Q&A: Understanding ACEs and tackling trauma

Written by Staff reporter on 24 May 2019 in Inside Politics

Holyrood asked a cross-party group of MSPs how an understanding of the theory of adverse childhood experiences affects their policymaking

MSPs Alex Cole-Hamilton, Monica Lennon, Annie Wells, Gail Ross - Image credit: Holyrood

How does an understanding of ACEs change your approach to policy?

Alex Cole-Hamilton (Lib Dem): I have a long history of working in residential childcare and the voluntary sector for children. As such, since being elected, I have always been driven by an understanding of attachment disorder, trauma and loss and why we should take ACEs into account and unresolved trauma when approaching policymaking. An awareness, and greater understanding, of ACEs encourages deeper consideration throughout policymaking of the impact that certain policies can have on family dynamics through a wider context of inequality, in order to reduce the societal occurrence of ACEs. I do, however, believe that the definition of ACEs remains too narrow, so other societal factors which impact inequality such as poverty, must be taken into consideration during policy decisions.

Monica Lennon (Labour): It’s challenged me to think deeply about how we can prevent and reduce the risk of adverse childhood experiences occurring in the first place. ACE theory has made politicians and practitioners more aware of the impact of trauma and stress in the early years, but it’s not enough to be more aware. We need to see a shift in how we tackle inequality and poverty. It’s nice to say we want children to have the best start in life, but child poverty is rising and life is hard for many of our young people. If policymakers are better informed about trauma, it should lead to policies and services that better meet people’s needs throughout their lives.

Annie Wells (Conservative): When approaching something new in parliament, then it is always going to benefit me, no matter what the subject matter, to gain a greater knowledge ahead of deciding policy. Hearing first-hand of adverse experiences will allow me to make the most informed decision possible on policy.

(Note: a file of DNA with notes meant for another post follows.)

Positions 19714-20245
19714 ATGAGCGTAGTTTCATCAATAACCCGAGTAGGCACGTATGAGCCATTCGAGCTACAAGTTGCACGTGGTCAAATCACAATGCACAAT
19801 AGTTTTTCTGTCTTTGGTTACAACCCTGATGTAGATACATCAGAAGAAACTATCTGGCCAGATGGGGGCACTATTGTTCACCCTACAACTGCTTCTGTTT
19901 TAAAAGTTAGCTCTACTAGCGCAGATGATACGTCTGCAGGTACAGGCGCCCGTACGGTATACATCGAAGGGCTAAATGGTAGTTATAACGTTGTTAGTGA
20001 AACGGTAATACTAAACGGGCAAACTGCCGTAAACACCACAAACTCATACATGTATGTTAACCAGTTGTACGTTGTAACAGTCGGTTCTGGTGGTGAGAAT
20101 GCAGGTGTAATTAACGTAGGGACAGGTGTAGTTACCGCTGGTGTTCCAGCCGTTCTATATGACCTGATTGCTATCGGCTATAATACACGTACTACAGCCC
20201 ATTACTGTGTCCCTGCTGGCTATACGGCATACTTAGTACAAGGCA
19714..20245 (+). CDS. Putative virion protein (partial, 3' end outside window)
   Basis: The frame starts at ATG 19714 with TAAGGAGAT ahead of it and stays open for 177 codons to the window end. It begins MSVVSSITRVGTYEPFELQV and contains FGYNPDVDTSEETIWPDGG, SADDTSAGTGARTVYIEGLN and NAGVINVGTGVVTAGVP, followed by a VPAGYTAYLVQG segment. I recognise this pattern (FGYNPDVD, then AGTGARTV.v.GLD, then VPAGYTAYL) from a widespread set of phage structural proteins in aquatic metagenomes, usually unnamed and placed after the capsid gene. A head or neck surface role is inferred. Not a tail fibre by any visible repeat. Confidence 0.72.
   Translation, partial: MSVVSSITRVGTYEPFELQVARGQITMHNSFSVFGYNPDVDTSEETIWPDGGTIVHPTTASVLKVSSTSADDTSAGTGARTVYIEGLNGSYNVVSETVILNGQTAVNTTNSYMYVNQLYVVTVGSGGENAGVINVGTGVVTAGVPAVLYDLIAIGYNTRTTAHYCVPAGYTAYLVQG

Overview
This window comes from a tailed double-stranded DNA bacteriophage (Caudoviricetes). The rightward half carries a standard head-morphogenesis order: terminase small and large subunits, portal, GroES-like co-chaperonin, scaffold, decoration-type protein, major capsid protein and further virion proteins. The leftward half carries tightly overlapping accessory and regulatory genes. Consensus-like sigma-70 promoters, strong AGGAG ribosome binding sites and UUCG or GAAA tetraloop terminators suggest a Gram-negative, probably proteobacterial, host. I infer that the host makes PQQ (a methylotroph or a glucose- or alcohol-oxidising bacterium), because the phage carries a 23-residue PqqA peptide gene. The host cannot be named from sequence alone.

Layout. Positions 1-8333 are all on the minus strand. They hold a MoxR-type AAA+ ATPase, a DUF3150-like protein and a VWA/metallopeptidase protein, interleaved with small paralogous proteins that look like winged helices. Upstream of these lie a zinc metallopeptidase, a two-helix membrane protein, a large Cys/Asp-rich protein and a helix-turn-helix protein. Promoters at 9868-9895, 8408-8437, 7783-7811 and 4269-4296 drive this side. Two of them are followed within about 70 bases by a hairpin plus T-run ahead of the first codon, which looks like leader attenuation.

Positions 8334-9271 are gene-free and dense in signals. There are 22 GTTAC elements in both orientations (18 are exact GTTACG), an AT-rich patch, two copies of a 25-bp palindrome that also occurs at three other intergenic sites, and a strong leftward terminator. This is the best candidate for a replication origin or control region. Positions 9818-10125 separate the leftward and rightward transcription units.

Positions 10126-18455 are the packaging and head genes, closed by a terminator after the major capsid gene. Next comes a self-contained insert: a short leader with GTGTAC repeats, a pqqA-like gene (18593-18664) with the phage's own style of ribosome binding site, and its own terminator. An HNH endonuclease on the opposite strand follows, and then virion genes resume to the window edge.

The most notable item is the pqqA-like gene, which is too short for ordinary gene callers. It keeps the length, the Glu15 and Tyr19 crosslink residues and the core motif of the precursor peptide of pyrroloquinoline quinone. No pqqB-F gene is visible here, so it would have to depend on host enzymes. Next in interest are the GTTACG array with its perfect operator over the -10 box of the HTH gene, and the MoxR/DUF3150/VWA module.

Gail Ross (SNP): There’s already a wide range of existing SNP policy that addresses ACEs. The rising number of health visitors and expanding family nurse coverage will help support parents and early intervention. While the reduction in parental imprisonment and increase in the number of prison visitor centres will help keep families together. Let’s also not forget about the positive impact minimum alcohol pricing will bring to many families and children. But, of course, there’s more to do to help prevent and mitigate ACEs – so the SNP SG is working closely in partnerships with schools and third sector organisations to explore how families can be better supported to address ACEs.

Since it’s obvious that, for example, being abused or having a parent in prison, will adversely affect children, what do you feel the benefit is to putting a name to a group of experiences?

ACH: Although there are obvious limitations to putting a name to individual groups, doing so in this way allows for an increase in both understanding and awareness to policymakers and the wider public of the nature and prevalence of ACEs. Due to the underlying social factors which often lead to ACEs being interconnected, an increased understanding of the impact of ACEs on children’s behaviour, emotional development and both physical and mental health can help people working with children to address challenges appropriately. This, in turn, will lead to more positive outcomes, especially in educational settings. Put simply, by recording adverse events for every child, we can begin to target resources effectively and get healing to people who need it from the outset.